This blog was first written for 36 North within days after returning from Sian Ka’an on a trip to photograph Permit and bonefish free swimming.
The peace however was not what I was there for. We had bones in the bag but the permit stayed true to their elusive reputation and frustrated us. We had several near misses and lots of “almosts” with some big fat lipped fish. I got lots of pics of cute little boxfish eating my crabs. Augustine laughed every time I jumped up excited about the “permit” on the camera knowing full well they were just boxies. Sharks, tarpon, turtles, stingrays, eagle rays, plus lots of other species passed us as we waited. Augustine and I shared stories of his 28 years guiding on these flats, his family and his citrus orchards in northern Mexico, his true passion. You get to know someone very well spending a week sitting on a little boat in the middle of nowhere waiting for permit to do what you want. I like to think we became good friends. We had one near miss with a small school coming close but I fired the shutter too soon and ended up with a shot of their distant tails as they headed for the hills. The last day we went through the motions but I felt stumped. We both sort of counted out the final hours, poling around the lonely camera looking for something, any thing to change our luck.
With about two hours left on the last afternoon, Augustine climbed off his high polling platform, holstered the long poll and told me to get my gear put away and ready to run, he had an idea.
We ran for a few miles across the ocean flat where we had been working into a 20-foot deep area close to a few clumps of mangroves. The water was tea colored due to the discharging tannin carried out by the tide from the mangroves onto the flat. He told me there was a hole down there and that he knew the permit came here. From the surface I could make out the circular shape of the hole below, dark against the lighter colored hardpan bottom. It was about 20 or 30 yards across with a small-connected hole on the one side. I started my first free dive down. I hadn’t even made it to the the rim of the structure when from below its edge swam five or six giant Cubera snapper straight up to me stopping only a few feet away, staring at me with their bright yellow eyes. I continued on into the crater, probably made by the collapse of the roof of an ancient cave. As I settled on the gravelly bottom around 25’ down. Out from under the dark undercutting ledge emerged a school of 20 or so permit. They came straight for me, turning a few feet away then circling me faster and faster in ever tightening loops as I made my way back to the surface. I ripped the snorkel out of my mouth a screamed at Augustine. He just grinned as he was apt to do and I’m sure uttered a few “locos” for good measure. I spent the next hour photographing this school of permit making circuits in and out of the hole, above and below the ledge, in expanding and contracting numbers. I started free diving through the smaller of the two holes, which joined under the ledge. That allowed me to surprise them in the dark back recesses of the overhang. I even left my GoPro down there capturing some incredible footage of schooling permit, sometimes interwoven with tarpon and snappers. We had done it!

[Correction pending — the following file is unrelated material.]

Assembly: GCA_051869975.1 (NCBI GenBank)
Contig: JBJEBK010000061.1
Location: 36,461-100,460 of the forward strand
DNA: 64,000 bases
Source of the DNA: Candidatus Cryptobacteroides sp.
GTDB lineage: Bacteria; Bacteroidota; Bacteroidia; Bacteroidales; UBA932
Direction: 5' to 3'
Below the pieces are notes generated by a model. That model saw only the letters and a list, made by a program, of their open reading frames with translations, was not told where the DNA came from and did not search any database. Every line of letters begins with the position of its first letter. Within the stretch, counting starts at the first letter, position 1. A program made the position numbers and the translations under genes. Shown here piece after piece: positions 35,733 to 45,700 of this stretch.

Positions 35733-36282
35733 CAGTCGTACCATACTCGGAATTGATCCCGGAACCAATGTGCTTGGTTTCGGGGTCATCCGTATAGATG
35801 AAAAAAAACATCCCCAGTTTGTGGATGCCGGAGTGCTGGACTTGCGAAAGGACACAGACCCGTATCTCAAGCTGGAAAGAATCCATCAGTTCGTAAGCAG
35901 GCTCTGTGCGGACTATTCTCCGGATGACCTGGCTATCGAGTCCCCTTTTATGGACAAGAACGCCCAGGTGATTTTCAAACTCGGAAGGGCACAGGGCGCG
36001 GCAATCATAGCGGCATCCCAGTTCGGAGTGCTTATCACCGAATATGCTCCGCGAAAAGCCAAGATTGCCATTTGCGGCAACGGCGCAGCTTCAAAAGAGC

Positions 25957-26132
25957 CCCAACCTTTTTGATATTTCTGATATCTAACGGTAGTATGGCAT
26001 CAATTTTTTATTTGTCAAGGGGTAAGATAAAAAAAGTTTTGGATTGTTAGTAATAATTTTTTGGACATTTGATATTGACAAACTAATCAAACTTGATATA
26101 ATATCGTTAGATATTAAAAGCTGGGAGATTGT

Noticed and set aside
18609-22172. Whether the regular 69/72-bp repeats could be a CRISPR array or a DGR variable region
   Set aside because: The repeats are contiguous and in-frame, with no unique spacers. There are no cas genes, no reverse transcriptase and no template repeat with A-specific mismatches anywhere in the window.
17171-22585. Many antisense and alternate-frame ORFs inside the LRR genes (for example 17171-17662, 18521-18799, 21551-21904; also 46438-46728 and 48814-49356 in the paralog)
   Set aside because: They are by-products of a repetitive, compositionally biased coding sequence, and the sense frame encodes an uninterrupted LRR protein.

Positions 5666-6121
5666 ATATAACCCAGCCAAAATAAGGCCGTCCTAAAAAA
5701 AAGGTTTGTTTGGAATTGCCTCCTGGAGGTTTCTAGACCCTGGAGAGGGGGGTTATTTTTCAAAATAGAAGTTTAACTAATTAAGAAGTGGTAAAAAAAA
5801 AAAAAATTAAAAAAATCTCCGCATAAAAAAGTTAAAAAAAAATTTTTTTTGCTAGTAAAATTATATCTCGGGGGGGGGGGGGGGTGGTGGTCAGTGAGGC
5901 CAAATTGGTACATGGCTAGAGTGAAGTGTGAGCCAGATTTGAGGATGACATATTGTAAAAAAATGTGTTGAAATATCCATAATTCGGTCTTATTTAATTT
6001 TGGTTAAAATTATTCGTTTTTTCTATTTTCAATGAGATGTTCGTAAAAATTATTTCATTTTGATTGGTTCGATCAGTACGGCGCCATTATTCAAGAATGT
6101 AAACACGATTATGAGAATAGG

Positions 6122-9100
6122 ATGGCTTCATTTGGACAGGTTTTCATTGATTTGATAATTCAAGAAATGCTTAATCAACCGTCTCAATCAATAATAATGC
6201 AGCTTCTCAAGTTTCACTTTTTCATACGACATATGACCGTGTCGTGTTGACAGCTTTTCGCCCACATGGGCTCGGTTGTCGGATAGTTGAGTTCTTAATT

I packed and said my thank yous and goodbyes to Augustine, lodge manager Rita Adams, and the rest of her crew. I had to borrow a pair of shoes from Allen to get home, thanks to the foxes. I boarded my flight home with such an incredible feeling of peace and accomplishment. I had spent an incredible week in an incredible place with incredible friends. Mexico had produced the goods again!
Casa Blanca lodge is incredible, a place that has been distilled to the essence of what is needed and what is not, an almost Zen type luxury on this little piece of Caribbean paradise. We wanted for nothing that week, saw very few people, and ate fantastic food, but most of all had access to some incredible guides, fantastic environments, and some epic bonefish and permit. Allen and Tom headed off each morning after breakfast with their guide, Pato, and I with Augustine, my guide for the week. As with all my photography, this was not an effort by me alone. I always try to rely heavily on the expertise of someone who knows the fish like the back of his hand and knows where to find them. The thing I don't need from a boat captain or guide is BS. And my BS meter generally goes off like a smoke alarm the moment I finish explaining to them what I'm trying to do and I get something along the lines of "No problem" or "That's easy!"